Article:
The Court subsequently determines that neither the Brussels I Regulation (Recast) nor the Lugano Convention 2007 contains a comprehensive provision in respect of jurisdiction with regard to a request for global limitation of liability or the constitution of a limitation fund. Article 9 Brussels I Regulation (Recast) and article 7 Lugano Convention 2007 merely provide that if a court has jurisdiction on the merits relating to the liability from the use or operation of a vessel, it is also entitled to deal with claims for limitation of such liability. In the subject matter the Rotterdam Court could not derive jurisdiction from these provisions, because no legal proceedings to establish liability had been brought before a Dutch Court; such proceedings were pending in Norway. With reference to the authoritative Schlosser-report on the European jurisdiction rules, the Rotterdam Court has decided that article 9 Brussels I Regulation (Recast) and article 7 Lugano Convention 2007 did not have the intention to limit the possibility for a court to accept jurisdiction in legal systems in which a limitation fund is constituted, rather than in cases in which the limitation request is invoked against particular claimants. The Court continued that since a claim for damages or compensation can always be brought before the court of the shipowner's (or the bareboat charterer’s) place of business, it is expedient for the shipowner to limit liability and to constitute a limitation fund before the court of his place of business. Consequently, a shipowner or bareboat charter with registered office in the Netherlands can initiate legal proceedings to limit liability before the Dutch Court.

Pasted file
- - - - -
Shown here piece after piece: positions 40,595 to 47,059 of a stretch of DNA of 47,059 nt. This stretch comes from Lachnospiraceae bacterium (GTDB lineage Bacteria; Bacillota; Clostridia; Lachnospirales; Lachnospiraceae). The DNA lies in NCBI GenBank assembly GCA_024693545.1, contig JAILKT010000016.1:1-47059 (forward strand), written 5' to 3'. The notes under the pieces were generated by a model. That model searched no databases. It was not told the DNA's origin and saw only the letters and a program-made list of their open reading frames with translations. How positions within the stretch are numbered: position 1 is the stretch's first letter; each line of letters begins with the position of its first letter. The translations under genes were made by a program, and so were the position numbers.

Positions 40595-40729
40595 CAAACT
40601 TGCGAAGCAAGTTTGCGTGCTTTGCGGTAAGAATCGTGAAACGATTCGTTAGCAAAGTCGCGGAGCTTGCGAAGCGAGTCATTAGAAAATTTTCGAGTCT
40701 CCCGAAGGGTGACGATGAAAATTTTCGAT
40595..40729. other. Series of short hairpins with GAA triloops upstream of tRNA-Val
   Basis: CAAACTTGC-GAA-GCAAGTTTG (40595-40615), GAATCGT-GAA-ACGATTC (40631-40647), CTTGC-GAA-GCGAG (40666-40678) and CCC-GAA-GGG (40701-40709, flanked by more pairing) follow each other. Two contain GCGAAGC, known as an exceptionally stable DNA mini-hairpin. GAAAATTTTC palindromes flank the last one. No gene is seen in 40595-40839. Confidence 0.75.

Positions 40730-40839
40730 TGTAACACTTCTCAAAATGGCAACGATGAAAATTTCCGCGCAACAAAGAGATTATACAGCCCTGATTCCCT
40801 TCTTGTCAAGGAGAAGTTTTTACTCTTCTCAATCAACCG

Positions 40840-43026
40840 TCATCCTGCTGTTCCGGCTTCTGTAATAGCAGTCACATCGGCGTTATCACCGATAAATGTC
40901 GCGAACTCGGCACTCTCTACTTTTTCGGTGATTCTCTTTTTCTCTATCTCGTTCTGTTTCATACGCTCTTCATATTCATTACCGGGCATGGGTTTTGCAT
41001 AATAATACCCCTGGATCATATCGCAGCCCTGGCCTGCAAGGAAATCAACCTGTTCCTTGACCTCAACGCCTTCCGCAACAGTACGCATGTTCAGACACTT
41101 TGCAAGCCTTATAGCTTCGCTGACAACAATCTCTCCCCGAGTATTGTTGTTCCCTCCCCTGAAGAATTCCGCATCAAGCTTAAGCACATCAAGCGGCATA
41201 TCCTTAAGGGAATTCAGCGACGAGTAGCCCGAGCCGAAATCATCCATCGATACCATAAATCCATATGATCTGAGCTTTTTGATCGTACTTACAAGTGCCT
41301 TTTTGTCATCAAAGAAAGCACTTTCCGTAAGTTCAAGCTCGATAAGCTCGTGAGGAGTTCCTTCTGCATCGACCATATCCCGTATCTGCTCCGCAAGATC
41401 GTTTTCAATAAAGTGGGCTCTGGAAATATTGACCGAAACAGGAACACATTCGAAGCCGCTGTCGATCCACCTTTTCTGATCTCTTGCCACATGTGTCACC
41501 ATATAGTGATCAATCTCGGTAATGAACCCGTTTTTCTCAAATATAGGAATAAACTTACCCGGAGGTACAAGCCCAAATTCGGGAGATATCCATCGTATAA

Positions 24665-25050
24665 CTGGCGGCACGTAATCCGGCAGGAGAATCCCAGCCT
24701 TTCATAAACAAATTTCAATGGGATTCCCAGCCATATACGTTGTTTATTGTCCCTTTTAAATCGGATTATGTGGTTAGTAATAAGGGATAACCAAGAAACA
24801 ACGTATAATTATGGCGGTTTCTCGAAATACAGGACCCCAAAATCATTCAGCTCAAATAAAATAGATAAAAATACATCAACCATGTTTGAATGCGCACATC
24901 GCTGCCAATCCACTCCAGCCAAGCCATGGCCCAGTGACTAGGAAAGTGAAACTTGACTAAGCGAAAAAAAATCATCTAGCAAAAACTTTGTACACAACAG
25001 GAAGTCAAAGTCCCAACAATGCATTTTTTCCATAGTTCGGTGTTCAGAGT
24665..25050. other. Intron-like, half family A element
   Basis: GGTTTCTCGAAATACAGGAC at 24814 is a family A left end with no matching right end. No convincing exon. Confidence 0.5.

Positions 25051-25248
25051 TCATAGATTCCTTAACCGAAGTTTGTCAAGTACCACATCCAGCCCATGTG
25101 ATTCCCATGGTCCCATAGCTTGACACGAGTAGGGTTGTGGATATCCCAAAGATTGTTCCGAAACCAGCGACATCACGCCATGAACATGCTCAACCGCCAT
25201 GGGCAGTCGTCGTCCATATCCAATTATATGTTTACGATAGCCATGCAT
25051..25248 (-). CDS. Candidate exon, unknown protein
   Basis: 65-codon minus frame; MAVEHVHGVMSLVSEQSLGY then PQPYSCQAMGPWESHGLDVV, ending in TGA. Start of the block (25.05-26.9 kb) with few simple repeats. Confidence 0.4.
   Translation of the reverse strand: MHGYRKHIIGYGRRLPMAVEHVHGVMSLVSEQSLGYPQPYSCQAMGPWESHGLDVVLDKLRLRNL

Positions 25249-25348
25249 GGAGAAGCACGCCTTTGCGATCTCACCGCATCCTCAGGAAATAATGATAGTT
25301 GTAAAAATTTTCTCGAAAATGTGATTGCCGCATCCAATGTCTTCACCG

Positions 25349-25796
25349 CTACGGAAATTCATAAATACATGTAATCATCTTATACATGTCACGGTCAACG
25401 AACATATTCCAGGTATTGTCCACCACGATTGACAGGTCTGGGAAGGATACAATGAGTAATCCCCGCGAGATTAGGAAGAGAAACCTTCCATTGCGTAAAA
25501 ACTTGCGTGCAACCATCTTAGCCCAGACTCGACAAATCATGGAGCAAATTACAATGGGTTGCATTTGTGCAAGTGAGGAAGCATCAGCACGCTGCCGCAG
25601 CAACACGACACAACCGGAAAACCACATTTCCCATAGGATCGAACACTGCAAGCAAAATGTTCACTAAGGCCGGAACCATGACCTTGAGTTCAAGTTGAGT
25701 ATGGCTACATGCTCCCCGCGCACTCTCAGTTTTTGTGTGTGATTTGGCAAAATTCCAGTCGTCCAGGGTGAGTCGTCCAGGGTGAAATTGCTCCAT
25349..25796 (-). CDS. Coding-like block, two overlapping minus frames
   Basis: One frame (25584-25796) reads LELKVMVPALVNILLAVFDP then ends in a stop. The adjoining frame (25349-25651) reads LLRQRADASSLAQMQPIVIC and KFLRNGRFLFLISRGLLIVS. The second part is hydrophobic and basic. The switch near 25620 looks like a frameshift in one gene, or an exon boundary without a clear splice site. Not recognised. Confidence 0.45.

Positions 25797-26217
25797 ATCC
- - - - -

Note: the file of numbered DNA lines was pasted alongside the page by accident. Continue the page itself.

The next question is whether the Rotterdam Court has to reject jurisdiction after all or whether it should stay the Dutch proceedings in view of the pending Norwegian proceedings. Although the parties in both sets of proceedings are the same, the matters – in the Court’s opinion – do not concern the same subject. The Norwegian proceedings concern the question of the ship interested parties’ liability, but not the limitation of that liability, if any. In the Court’s opinion, there is therefore no lis pendens ex article 29 Brussels I Regulation (Recast) and article 27 Lugano Convention 2007 and thus no reason to stay the Dutch limitation proceedings.
Gard’s request for protection
Gard’s request for protection, however, did not succeed immediately. On the basis of the wording of article 11(3) cf. 1 LLMC, the Court concludes in its decision of 15 February 2017 (ECLI: NL:RBROT:10349) that Gard can only request to make use of the fund’s protection after the same has been put up. At the time of Gard’s request that was not yet the case. It follows that the request was prematurely made and hence dismissed.
Clearly Gard was disappointed by the Court’s decision. It did not only file an appeal against it with the Court of Appeal of The Hague, but on 17 February 2017 it also filed another request with the Rotterdam Court. That second request was granted by the Court in its decision of 7 June 2017 (ECLI: NL:RBROT:4412). The appeal proceedings against the District Court’s first decision were not considered to prevent the validity of the second request.
The decisions confirm that Dutch courts duly consider whether they can accept jurisdiction (also) in limitation of liability proceedings, and that they do not seem inclined to easily consider hurdles too high to prevent them from dealing with ship interested parties’ applications to globally limit liability.